Last Thursday the Federal Communications Commission (FCC) issued an order confirming that companies must include opt-out instructions on all fax ads, even for recipients who previously agreed to receive a fax from the company. The order clarifies that solicited fax ads, like unsolicited ads, must also comply with the rules set forth in the FCC’s 2006 Junk Fax Prevention Order. All fax ads must contain an opt-out notice that (1) is clear and conspicuous and on the first page of the ad, (2) states that the recipient may make a request to the sender not to send any future ads, and (3) contains a domestic phone and fax number so that the recipient has a contact for opt-out purposes.
On August 7, 2014 the PCI Security Standards Council issued new guidance to supplement PCI DSS Requirement 3.0 and help organizations reduce the risks associated with entrusting third-party service providers (“TPSPs”) with consumer payment information. More and more merchants use TPSPs to store, process and transmit cardholder data or manage components of the entity’s cardholder data environment. A number of studies have shown that breach is tied increasingly to security vulnerabilities introduced by third parties. To combat such risk, a PCI special interest group made up of merchants, banks and TPSPs, together representing more than 160 organizations, created practical guidelines for how merchants and their business partners can work together to comply with the existing PCI standard and protect against breach.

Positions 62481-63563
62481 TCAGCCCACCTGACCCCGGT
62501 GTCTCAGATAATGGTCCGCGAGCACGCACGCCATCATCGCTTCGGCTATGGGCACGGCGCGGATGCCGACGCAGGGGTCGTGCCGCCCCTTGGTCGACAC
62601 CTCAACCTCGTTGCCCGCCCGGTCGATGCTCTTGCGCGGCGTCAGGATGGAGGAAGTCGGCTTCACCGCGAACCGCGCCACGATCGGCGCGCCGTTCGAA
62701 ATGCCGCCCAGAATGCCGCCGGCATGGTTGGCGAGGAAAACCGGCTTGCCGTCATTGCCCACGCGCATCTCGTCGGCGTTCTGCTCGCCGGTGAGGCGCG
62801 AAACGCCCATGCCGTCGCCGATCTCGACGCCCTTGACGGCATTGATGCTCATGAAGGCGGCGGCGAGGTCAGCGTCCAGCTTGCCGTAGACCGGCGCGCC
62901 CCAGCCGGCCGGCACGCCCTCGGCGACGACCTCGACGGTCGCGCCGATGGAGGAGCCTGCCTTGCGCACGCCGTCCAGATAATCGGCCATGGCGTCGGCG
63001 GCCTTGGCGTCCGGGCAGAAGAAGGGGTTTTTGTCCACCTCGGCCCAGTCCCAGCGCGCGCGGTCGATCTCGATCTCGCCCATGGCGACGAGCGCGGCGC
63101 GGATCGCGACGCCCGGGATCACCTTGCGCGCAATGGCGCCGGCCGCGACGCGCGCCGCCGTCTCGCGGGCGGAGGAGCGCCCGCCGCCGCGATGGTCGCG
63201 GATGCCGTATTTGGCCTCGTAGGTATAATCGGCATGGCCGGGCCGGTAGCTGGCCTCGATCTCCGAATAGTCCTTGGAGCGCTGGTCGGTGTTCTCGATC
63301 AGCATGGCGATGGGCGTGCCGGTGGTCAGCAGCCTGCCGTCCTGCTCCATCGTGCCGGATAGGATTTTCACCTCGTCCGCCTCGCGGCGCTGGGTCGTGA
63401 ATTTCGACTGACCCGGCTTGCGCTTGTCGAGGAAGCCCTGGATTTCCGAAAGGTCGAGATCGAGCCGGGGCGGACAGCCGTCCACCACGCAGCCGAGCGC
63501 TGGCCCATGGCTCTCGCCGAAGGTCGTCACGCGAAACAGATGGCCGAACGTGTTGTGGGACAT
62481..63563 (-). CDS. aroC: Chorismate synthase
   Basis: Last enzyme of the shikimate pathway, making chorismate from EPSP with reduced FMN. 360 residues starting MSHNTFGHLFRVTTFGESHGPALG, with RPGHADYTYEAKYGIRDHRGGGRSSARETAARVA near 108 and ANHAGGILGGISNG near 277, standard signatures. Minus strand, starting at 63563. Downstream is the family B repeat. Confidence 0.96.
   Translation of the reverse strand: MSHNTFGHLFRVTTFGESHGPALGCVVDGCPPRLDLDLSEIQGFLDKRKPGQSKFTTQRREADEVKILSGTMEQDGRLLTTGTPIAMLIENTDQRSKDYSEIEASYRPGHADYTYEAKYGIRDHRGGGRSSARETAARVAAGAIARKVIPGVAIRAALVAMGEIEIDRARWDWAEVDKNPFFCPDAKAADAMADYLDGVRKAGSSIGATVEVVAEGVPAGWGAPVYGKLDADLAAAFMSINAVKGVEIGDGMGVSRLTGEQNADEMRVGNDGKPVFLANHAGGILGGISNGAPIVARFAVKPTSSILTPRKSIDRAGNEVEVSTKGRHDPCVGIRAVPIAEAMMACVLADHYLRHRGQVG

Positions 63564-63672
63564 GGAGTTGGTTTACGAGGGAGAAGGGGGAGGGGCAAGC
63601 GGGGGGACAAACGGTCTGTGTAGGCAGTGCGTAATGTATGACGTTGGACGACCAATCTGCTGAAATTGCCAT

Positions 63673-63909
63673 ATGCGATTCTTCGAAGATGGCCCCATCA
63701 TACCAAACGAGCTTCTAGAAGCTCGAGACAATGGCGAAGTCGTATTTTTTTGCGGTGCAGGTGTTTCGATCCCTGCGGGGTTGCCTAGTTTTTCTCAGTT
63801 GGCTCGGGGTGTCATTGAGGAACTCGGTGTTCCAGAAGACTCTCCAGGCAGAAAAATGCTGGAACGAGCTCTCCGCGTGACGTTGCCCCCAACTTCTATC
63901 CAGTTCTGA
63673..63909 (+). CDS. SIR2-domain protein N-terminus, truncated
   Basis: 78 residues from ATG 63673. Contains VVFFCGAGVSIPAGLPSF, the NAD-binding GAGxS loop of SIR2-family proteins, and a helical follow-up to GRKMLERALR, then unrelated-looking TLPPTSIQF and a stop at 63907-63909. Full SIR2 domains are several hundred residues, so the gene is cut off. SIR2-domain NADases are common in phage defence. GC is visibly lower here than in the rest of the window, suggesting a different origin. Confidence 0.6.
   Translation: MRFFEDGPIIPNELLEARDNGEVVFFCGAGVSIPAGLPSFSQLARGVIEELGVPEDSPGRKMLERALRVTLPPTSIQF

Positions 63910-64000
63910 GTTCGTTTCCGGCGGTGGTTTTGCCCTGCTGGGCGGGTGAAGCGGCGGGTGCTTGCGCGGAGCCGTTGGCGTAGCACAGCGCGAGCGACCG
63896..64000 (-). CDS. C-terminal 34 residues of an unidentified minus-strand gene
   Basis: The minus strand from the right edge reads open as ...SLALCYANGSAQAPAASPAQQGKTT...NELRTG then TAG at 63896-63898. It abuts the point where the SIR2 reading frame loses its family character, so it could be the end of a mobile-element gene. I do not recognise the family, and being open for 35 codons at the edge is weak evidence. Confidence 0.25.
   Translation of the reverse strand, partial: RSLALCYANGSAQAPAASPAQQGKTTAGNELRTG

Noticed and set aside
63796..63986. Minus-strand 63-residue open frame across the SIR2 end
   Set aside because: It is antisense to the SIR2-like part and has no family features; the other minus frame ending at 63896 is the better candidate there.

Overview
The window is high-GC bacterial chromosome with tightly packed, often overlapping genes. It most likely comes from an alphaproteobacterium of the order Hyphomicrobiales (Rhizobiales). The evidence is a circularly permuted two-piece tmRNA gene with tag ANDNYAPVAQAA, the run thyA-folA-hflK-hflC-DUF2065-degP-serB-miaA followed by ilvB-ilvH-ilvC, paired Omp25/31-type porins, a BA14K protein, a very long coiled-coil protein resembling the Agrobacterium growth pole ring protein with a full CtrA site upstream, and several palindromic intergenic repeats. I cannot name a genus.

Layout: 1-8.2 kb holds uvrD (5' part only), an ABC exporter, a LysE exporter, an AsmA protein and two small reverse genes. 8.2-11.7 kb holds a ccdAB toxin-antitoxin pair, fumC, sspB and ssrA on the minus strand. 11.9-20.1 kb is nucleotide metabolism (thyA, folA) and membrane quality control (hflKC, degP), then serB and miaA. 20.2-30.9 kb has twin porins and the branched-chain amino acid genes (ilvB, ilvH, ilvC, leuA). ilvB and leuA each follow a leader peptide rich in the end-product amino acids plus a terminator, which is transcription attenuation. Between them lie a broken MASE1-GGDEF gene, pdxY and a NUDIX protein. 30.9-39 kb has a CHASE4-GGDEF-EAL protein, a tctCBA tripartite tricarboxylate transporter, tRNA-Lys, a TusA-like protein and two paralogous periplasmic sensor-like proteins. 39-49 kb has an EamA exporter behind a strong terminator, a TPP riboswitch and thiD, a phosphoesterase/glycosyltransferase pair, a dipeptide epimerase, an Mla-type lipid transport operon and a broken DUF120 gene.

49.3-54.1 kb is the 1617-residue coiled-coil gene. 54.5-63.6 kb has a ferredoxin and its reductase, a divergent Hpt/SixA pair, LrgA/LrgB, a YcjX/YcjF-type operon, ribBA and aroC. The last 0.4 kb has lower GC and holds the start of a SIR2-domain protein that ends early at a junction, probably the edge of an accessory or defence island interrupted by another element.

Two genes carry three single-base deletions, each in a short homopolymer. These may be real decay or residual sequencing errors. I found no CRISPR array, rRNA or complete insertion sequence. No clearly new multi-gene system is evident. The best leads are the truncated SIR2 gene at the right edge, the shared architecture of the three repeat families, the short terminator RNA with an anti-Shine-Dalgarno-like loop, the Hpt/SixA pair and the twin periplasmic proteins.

In February of 2013, President Obama signed an executive order with the purpose of creating a cybersecurity framework (or set of voluntary standards and procedures) to encourage private companies that operate critical infrastructure to take steps to reduce their cyber risk (see our blog here). Critical Infrastructure Systems such as the electric grid, drinking water, and trains are considered vulnerable to cyber attack, and the results of such attack could be debilitating. The Departments of Commerce, Homeland Security, and Treasury were tasked with preparing recommendations to incentivize private companies to comply with heightened cybersecurity standards. On August 6, 2013 the White House posted its preliminary list of incentives encouraging the adoption of cybersecurity best practices.
As a growing number of states pass legislation which will protect individuals’ social media accounts from employer scrutiny, they have encountered a surprising adversary – FINRA and other securities regulators.